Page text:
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Tunis protesters mark 13 anniversary of Tunisian revolution

Tunis protesters mark 13th anniversary of Tunisian revolution
2 min read
Tunisia's protestors focused on calling for the release of the opponents of Kais Saied and critics of the government who have been arrested and jailed.
Tunisians marched in the capital Tunis to mark the 13th anniversary of the ousting of President [Photo by Yassine Gaidi/Anadolu via Getty Images]

Hundreds of Tunisians demonstrated on Sunday to mark the anniversary of the country's 2011 revolution that sparked the Arab Spring uprisings, and to demand the release of jailed opposition leaders.

They marched down the central thoroughfare of the capital Tunis waving the national flag, commemorating the day when dictator Zine El Abidine Ben Ali was ousted - which set off a series of uprisings across the Middle East.

"The spirit of January 14 is still here," said Moncef Araissia, a retiree who was among the several hundred protesters that AFP journalists estimated turned out for the demonstration.

"Our vision is still the same, despite some mistakes we made, and despite the coup that took place," he added, referring to President Kais Saied's sweeping power grab.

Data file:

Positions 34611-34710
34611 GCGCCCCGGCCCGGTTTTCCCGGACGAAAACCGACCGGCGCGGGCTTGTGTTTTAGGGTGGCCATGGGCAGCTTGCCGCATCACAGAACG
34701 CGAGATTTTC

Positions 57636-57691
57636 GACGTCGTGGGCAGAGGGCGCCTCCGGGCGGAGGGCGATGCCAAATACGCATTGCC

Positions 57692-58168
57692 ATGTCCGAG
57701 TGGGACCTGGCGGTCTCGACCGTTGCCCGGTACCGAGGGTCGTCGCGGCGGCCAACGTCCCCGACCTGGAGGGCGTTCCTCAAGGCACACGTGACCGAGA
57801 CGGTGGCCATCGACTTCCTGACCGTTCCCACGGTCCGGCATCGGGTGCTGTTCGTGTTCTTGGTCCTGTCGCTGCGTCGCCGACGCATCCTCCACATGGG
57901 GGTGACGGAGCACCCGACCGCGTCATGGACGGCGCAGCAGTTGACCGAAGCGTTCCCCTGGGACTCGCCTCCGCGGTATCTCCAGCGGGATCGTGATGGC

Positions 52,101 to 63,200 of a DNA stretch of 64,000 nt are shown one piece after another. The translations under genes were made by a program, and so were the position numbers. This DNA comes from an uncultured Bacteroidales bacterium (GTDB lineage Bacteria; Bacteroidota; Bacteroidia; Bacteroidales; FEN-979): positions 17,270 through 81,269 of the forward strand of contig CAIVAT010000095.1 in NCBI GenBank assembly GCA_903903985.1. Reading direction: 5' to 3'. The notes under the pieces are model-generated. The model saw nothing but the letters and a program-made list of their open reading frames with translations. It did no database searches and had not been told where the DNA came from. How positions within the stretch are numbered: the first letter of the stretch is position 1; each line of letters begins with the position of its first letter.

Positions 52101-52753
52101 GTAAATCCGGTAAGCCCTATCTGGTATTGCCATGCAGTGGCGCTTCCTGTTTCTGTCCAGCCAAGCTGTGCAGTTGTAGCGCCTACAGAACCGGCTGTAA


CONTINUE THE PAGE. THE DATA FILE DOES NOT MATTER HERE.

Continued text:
Saied was democratically elected in 2019, but two years later he sacked the government and suspended parliament. He later amended the constitution to further centralise power.

A number of his opponents are currently behind bars as the North African country prepares for presidential elections in December this year.

Ahmed Nejib Chebbi, leader of the National Salvation Front (FSN) opposition coalition, said the polls should not be conducted under conditions set by Saied.

"Candidates are in jail or have been threatened to prevent them from running, the election authority is under [Saied's] control... journalists are harassed and prosecuted," he added.

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"This is not free competition."

Early last year, authorities arrested a number of Saied's political opponents and others opposed to the government, and they were later jailed over an alleged plot against the state.

Among them were Rached Ghannouchi, the 82-year-old leader of the opposition Ennahdha party, and Jawhar Ben Mbarek, co-founder of the FSN.

Ghannouchi received a one-year prison sentence on terrorism-related charges in May.

At least 16 Tunisian journalists currently face trial, according to local media.

Many are being prosecuted under a law introduced by Saied to punish "spreading false news" with up to 10 years in prison.